All other persons

August 15, 2011
By

jacket imageThe Constitutional Convention took place from May 14th to September 17th, 1787. The delegates spent much of the early month of August adjourned as the Committee of Detail met to refine previously reached agreements, including the contentious role of slavery, before submitting what became an early draft of the U.S. Constitution. Though ten states had already outlawed the slave trade, three key Southern holdouts (Georgia, North Carolina, and South Carolina) threatened to leave the convention and stall progress if the trade were banned outright. Ultimately, delegates instead ratified the Three-Fifths compromise (Article 1, Section 2, Paragraph 3 of the Constitution), which created this federal ratio in order to assess slaves (“all other persons”) as three-fifths of their actual number for purposes of representation in the House and Senate.
In A Slaveholders’ Union: Slavery, Politics, and the Constitution in the Early American Republic, George W. Van Cleve judiciously demonstrates that this Constitution was pro-slavery in its politics, its economics, and its law. Framing the development of a strong federal republic around the allegiance of the Southern states, A Slaveholders’ Union establishes this long-term protection of slavery as the consequence of Southern participation in the fledgling Union.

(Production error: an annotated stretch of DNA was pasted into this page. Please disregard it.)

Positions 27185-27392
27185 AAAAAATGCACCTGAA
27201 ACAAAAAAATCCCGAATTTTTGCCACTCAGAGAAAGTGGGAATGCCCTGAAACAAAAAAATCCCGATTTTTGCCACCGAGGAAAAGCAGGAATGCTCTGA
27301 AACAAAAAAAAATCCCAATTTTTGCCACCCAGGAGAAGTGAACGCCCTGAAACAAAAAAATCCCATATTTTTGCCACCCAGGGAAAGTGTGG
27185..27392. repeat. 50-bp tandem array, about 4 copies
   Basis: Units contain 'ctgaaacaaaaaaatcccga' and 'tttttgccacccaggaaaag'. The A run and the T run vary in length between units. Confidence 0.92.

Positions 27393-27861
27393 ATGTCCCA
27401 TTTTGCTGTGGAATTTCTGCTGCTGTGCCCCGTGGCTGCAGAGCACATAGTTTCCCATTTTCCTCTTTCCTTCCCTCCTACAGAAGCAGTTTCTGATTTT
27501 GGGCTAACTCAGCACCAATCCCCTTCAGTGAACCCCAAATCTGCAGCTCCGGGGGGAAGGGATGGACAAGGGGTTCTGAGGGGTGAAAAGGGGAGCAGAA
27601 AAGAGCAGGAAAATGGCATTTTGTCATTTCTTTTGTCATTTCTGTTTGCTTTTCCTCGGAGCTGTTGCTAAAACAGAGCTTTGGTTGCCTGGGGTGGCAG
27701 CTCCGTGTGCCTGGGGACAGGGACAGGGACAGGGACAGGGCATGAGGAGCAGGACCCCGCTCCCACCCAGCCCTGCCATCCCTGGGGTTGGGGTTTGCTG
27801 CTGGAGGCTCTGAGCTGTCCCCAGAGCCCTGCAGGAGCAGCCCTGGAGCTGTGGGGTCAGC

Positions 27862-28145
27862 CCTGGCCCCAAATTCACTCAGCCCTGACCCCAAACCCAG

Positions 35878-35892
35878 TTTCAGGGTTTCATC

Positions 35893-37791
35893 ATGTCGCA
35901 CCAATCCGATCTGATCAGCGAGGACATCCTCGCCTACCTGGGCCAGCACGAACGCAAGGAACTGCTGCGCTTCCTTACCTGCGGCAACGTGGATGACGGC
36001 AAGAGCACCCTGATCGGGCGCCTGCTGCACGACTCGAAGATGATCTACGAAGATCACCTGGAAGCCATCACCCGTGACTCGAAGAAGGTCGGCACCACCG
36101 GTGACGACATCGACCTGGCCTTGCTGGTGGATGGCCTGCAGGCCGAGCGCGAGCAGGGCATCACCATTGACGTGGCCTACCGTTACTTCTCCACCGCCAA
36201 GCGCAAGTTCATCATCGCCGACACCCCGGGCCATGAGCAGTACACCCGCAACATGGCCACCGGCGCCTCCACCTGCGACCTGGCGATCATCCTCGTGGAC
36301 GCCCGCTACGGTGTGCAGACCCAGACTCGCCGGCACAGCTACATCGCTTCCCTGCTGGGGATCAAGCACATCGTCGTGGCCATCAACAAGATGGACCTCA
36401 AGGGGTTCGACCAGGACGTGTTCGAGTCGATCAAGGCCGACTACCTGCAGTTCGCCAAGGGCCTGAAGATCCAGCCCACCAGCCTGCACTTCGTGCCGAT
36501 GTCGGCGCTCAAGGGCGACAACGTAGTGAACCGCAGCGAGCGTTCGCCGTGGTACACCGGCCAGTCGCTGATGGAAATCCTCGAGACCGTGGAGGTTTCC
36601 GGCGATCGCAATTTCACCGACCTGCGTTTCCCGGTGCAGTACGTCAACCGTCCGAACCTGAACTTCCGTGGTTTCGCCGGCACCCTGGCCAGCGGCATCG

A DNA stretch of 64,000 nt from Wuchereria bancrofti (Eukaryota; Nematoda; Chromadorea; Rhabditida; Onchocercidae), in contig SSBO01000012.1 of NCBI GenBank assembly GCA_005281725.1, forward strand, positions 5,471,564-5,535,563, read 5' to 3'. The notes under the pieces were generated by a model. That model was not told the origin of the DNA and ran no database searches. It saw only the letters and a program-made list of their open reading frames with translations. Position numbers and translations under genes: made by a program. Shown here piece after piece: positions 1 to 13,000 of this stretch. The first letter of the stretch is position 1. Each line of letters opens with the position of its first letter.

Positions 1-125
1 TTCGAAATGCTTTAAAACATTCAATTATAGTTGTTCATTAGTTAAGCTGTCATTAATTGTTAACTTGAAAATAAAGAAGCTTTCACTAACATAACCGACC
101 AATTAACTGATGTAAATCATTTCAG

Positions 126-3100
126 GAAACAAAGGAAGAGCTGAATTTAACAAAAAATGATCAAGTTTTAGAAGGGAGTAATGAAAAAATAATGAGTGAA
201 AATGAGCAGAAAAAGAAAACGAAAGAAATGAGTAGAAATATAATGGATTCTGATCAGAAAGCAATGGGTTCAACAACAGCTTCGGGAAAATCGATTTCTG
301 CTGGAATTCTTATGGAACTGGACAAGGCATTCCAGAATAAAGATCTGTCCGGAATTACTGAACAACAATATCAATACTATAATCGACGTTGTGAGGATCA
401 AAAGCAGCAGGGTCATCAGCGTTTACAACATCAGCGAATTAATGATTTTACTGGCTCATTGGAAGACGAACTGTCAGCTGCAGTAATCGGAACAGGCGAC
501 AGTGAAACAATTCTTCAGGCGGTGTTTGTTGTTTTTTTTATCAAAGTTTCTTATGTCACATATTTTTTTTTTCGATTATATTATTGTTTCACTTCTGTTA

Pulitzer Prize-winner Annette Gordon-Reed, in assessing the book’s attempt to bring slavery back to the fore of early American political life, commended Van Cleve’s “dazzling addition to scholarship” and noted that no other historian “has made this point so clearly and with so much evidence and strong analysis to back it up.” No faint praise, but just this past month, Library Journal furthered the accolades and named A Slaveholders’ Union one of its top twenty bestsellers this past year in Politics and Law.
For anyone with an interest in the dark past at the foundation of our early American republic or with a passion for the intertwined interests at the core of our constitutional development, A Slaveholders’ Union is one historical analysis not to be missed.

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